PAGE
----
New Baby­lo­ni­ans: A His­to­ry of Jews in Mod­ern Iraq

Orit Bashkin

  • Review
By – August 7, 2013

In New Baby­lo­ni­ans, Orit Bashkin explores the fas­ci­nat­ing world of Jews in twen­ti­eth cen­tu­ry Iraq. Begin­ning with an exam­i­na­tion of that world pri­or to the cre­ation of the State of Israel, Bashkin demon­strates how the Jews of Iraq were uni­fied with a mix­ture of Iraqi iden­ti­ty and Arab Jew­ish­ness that made them not so very dif­fer­ent from their Moslem and Chris­t­ian com­pa­tri­ots. As Bashkin points out, Iraqi Jew­ish writ­ers came to con­sid­er Arab-Islam­ic his­to­ry and Ara­bic lit­er­a­ture their own. Indeed, the Jews were caught up in the pas­sions of nation­al­ism and patri­o­tism to such an extent that they per­mit­ted a cer­tain degree of sec­u­lar­ism to creep into their soci­ety. They came to believe in a sep­a­ra­tion of church and state where Reli­gion is a mat­ter for God and the home­land is for the com­mu­ni­ty” and they con­struct­ed a nation­al nar­ra­tive where they saw them­selves as far bet­ter off than their less for­tu­nate Euro­pean coun­ter­parts. This peace­ful world was shat­tered as nation­al­ism, Fas­cism, and anti-Semi­tism came to grip the nation dur­ing World War II — espe­cial­ly dur­ing the anti-Jew­ish riots that con­sti­tut­ed the Farhud (pogrom) of 1941. Hard as the Jews tried, they were unable to recov­er that which was lost. Many felt oblig­ed to turn to com­mu­nism and a very small num­ber embraced Zion­ism. With the cre­ation of the State of Israel, the Jew­ish pop­u­la­tion was dri­ven from Iraq. Yet even then, Bashkin notes, rad­i­cal Iraqi Jews strove to keep Arab Jew­ish cul­ture alive and a cul­tur­al con­ver­sa­tion between Arabs and Jews per­sist­ed long after the removal of Jews from Iraq.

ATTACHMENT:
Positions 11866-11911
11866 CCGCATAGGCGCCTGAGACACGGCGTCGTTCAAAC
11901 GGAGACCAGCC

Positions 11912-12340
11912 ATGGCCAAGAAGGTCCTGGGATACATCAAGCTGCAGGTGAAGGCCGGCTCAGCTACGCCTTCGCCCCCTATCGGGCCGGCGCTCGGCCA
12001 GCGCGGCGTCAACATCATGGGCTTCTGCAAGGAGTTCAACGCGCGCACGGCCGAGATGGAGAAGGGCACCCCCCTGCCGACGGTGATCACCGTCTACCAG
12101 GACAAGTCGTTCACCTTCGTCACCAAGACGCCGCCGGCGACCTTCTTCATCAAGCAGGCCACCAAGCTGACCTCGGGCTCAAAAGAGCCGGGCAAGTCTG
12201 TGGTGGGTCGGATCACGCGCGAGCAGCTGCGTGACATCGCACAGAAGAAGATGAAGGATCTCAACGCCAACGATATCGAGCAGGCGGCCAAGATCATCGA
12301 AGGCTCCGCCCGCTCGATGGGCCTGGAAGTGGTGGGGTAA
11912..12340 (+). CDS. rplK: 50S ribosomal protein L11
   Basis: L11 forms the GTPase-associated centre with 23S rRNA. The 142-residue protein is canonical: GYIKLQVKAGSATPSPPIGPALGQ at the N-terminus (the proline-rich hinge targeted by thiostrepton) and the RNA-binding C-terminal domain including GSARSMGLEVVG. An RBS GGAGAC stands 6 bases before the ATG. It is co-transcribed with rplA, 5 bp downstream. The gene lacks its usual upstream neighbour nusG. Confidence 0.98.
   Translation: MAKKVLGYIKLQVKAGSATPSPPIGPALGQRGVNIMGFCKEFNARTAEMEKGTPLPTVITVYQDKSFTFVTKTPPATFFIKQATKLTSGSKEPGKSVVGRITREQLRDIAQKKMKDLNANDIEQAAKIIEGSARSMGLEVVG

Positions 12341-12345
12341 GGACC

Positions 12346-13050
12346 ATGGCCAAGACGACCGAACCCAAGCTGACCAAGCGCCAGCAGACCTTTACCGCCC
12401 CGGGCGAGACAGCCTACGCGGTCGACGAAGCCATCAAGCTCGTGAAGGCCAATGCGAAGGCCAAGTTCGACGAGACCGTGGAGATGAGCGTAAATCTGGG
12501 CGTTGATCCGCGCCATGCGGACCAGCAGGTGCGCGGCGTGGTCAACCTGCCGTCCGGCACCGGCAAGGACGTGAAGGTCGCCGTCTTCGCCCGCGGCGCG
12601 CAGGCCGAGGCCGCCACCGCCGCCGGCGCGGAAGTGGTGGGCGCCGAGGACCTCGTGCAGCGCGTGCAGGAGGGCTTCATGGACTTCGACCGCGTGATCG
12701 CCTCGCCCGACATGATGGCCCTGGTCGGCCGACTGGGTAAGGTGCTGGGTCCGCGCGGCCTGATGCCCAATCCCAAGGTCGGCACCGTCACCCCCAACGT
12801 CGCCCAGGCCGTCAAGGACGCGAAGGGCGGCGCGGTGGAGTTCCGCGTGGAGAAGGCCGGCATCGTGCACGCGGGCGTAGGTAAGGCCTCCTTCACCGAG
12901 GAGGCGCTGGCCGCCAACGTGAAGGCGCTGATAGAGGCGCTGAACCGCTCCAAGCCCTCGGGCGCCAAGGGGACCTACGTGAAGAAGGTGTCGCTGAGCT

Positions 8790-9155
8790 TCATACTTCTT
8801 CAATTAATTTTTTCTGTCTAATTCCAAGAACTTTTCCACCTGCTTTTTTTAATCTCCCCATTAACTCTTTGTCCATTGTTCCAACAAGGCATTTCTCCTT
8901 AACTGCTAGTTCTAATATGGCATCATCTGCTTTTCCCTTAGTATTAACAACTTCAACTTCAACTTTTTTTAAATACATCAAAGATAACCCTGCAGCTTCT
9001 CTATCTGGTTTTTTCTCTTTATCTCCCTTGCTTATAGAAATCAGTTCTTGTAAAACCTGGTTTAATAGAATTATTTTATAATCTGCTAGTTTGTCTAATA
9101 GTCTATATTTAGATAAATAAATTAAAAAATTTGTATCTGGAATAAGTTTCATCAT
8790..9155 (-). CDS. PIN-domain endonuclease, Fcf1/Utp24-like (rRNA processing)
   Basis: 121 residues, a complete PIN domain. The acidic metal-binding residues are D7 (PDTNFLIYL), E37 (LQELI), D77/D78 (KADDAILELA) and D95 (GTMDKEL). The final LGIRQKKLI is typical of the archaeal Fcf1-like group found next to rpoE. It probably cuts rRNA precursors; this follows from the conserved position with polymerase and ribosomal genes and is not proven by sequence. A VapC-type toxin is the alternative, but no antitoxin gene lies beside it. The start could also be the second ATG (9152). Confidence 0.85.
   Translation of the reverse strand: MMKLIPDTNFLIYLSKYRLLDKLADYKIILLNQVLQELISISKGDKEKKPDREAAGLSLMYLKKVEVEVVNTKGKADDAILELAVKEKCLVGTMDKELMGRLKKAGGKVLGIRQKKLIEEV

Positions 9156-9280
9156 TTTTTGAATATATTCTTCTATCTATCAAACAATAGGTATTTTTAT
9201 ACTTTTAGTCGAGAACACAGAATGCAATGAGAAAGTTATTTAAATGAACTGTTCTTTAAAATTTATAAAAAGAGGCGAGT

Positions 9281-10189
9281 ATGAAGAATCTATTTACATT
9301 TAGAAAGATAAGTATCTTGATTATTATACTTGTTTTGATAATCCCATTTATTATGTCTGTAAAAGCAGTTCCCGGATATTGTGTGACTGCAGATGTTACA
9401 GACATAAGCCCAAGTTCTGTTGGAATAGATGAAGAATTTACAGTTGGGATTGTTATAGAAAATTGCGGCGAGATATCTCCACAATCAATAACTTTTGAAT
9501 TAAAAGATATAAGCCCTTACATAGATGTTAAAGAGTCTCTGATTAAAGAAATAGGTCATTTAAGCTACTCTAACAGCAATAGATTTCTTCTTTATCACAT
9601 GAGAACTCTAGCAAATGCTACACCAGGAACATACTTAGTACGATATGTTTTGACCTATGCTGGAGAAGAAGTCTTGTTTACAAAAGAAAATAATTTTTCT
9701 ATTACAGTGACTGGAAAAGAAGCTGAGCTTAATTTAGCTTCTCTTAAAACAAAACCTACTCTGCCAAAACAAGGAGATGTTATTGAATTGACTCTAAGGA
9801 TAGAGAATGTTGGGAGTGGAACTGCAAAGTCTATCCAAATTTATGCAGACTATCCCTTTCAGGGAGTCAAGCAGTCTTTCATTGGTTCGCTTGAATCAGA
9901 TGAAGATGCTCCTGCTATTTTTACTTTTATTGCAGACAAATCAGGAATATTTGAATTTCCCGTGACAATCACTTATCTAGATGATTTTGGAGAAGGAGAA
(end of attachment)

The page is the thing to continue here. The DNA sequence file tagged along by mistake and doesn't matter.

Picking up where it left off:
Ran­dall Belin­fante has served as the Librar­i­an of the Amer­i­can Sephar­di Fed­er­a­tion for more than 13 years. He has tak­en a tiny col­lec­tion of 200 books and built an assem­blage of over 10,000 items. Mr. Belin­fante holds degrees in var­i­ous aspects of Jew­ish stud­ies, and dur­ing his tenure at ASF, he has inves­ti­gat­ed a vari­ety of top­ics, pre­sent­ing papers on such diverse top­ics as the Mizrahi Jews dri­ven from their homes in Islam­ic coun­tries and the cryp­to-Jew­ish Mash­hadis of Iran. He has also writ­ten many book reviews on books of Sephar­di / Mizrahi interest.

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